Ngudradrekai grandmothers want to read their new Bibles to share the Gospel, their language and culture with their children and grandchildren (Photo Credit: BSTWN, July 2017)

This Sunday we will hear from the Rev. Dr. Paul McLean, minister of the Presbyterian Church in Canada working with the Presbyterian Church in Taiwan on translation of the Bible into indigenous languages. It is indeed a wonderful part of the story of ‘God’s Living Active Word’, thanks be to God!

The Canadian Presbyterian Church was formative to the beginnings of the Taiwanese Presbyterian Church in the 19th century (just look up the Rev. George Leslie Mackay!), and from the start there was a real commitment to the peoples of the island, including the peoples. It has been a ministry that has strengthened the spiritual and social lives of the indigenous peoples of Taiwan to this day. As Canadian Presbyterians, we have a lot to learn from our Taiwanese brothers and sisters in Christ.

And after the service, there is a potluck congregational dinner, with Paul showing some slides between courses. Please join us! There is a nursery offered for infants, and a programme for children during the service, if desired. And parking is free on the streets around (note that the time-of-day restrictions posted north of Queen do not apply on Sunday) and in the civic surface lot just off Queen behind the church.

Have a look at the Order of Service below if you wish, and please consider each of the announcements as a personal invitation to join us in Christian worship, community and service.

Download (PDF, 405KB)


HANDBELLS!  Come and explore at St. Andrew’s Church, corner of Princess and Clergy, Wednesday October 24, 7PM.

Contact John Hall for information at 613-354-5066 or email at

You are warmly invited to join in a series of Tuesday evenings that will offer a new look at the parables of Jesus. We will be using a DVD resource by the acclaimed Amy-Jill Levine, who teaches at a Christian seminary and highlights the original Jewish context of our Lord’s ministry and teaching – Short Stories by Jesus: The Enigmatic Parables of a Controversial Rabbi by Amy-Jill Levine. No cost. No prior biblical knowledge needed.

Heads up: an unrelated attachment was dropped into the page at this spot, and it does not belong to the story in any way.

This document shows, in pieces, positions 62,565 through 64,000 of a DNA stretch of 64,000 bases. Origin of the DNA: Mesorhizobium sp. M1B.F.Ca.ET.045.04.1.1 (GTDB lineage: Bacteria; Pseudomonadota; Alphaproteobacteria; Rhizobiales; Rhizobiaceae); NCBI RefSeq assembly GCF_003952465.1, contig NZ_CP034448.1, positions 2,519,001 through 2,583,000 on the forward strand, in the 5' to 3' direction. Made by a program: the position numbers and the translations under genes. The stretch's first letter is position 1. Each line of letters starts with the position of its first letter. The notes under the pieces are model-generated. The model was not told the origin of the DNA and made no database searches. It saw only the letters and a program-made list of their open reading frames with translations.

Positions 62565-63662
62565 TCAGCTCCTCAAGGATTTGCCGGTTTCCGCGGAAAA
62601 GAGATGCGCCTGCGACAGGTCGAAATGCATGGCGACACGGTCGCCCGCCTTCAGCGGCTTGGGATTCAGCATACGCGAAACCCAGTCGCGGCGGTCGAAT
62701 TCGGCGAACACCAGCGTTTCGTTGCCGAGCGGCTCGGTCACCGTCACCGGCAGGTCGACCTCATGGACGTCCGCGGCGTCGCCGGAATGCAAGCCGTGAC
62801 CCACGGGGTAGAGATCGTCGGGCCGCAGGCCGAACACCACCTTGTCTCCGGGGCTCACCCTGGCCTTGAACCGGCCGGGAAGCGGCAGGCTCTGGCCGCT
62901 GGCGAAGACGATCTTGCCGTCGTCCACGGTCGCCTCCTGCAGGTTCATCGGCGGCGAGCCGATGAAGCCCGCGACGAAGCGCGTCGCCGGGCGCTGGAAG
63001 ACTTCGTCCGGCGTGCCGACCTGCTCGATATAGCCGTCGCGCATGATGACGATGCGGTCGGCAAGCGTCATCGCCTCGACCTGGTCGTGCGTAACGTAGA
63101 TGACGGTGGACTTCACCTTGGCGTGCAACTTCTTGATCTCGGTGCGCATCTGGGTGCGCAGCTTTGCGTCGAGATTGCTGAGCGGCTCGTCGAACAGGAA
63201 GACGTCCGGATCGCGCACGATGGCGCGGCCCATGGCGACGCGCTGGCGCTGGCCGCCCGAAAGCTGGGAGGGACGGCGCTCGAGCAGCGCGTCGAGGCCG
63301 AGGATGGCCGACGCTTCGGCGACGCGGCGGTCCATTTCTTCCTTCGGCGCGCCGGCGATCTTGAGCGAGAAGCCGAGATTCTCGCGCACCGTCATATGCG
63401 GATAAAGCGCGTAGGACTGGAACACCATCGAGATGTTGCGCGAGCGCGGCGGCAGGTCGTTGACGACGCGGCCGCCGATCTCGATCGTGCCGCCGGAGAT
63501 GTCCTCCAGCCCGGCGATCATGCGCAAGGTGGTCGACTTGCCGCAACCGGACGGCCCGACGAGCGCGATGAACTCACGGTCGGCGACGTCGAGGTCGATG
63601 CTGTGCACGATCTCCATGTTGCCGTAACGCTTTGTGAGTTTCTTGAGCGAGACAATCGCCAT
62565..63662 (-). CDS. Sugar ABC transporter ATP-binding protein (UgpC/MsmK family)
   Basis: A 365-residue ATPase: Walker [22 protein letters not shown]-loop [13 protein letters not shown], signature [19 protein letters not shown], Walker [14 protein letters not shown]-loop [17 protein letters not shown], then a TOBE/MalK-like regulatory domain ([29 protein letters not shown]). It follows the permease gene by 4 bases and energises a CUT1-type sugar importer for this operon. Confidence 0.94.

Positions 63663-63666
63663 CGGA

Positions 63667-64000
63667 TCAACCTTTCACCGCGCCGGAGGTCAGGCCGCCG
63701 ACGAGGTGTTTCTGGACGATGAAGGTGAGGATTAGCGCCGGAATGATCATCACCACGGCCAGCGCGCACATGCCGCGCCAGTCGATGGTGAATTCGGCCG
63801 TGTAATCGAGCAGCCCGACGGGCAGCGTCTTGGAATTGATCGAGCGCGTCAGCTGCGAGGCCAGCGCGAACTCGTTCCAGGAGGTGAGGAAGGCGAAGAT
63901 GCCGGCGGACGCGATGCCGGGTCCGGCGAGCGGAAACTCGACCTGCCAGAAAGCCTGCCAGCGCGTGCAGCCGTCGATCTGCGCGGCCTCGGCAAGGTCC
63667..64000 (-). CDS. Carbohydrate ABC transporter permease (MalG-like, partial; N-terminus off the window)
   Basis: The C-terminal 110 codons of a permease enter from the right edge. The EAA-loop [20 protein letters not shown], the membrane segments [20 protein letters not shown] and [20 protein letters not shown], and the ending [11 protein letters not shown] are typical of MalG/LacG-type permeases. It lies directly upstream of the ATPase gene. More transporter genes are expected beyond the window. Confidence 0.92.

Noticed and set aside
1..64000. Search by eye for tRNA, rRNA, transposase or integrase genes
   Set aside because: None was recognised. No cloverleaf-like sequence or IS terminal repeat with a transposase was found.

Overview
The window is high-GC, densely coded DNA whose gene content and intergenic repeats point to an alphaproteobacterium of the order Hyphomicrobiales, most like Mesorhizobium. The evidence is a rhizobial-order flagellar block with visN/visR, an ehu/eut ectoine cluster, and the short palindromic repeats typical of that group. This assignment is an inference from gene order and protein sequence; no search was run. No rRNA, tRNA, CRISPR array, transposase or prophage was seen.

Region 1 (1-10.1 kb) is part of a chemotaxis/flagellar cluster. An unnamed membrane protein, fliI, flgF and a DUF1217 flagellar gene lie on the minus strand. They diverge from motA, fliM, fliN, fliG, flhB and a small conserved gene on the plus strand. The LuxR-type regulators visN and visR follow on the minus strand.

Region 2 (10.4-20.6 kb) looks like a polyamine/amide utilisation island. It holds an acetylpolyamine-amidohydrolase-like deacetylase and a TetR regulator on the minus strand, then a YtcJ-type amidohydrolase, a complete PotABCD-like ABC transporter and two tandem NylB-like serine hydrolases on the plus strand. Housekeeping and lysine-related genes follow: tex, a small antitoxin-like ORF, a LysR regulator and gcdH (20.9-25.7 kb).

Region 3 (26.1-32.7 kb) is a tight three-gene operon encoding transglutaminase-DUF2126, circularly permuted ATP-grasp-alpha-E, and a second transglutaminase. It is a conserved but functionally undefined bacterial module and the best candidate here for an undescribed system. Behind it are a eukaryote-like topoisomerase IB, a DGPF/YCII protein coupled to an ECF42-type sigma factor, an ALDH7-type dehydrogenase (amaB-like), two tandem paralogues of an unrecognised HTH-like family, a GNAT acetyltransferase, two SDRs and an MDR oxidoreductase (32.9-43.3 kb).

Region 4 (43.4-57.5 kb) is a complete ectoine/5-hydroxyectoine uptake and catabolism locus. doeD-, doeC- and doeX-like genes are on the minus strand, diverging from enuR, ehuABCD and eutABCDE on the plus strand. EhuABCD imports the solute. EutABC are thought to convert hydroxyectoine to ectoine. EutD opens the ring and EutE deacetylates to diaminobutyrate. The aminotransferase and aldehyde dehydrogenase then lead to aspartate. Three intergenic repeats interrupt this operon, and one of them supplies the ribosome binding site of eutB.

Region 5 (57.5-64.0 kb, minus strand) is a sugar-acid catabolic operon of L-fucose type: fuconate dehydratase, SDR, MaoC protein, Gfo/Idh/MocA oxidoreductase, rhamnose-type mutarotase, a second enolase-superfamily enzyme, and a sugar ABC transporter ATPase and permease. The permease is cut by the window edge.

Have a look at the promo link for the series –

Location – St. Andrew’s Presbyterian Church, corner of Princess and Clergy: ample free parking after 5:30 along neighbouring streets and in the civic surface lot behind the church off Queen Street. Please enter by the doors at the top of the stairs by the canon (!) along Clergy Street.

Times: Tuesdays 7-8:30 p.m., October 23 to November 20.

Hosted by our Minister – The Rev. Dr. Andrew Johnston

Come for one, come for some, or come for all. St. Andrew’s Hall. Tea provided!

More Information

Jesus was a skilled storyteller and perceptive teacher who used parables from everyday life to effectively convey his message and meaning. Life in first-century Palestine was very different from our world today, and many traditional interpretations of Jesus’ stories ignore this disparity.

In this wise, entertaining, and educational book, Amy-Jill Levine offers a fresh, timely reinterpretation of Jesus’ narratives. In Short Stories by Jesus, she analyzes these “problems with parables,” taking readers back in time to understand how their original Jewish audience understood them. Levine reveals the parables’ connections to first-century economic and agricultural life, social customs and morality, Jewish scriptures and Roman culture. With this revitalized understanding, she interprets these moving stories for the contemporary reader, showing how the parables are not just about Jesus, but are also about us—and when read rightly, still challenge and provoke us two thousand years later.

Amy-Jill Levine is University Professor of New Testament and Jewish Studies at Vanderbilt Divinity School Nashville, Tennessee; and Affiliated Professor at the Centre for the Study of Jewish-Christian Relations at Cambridge.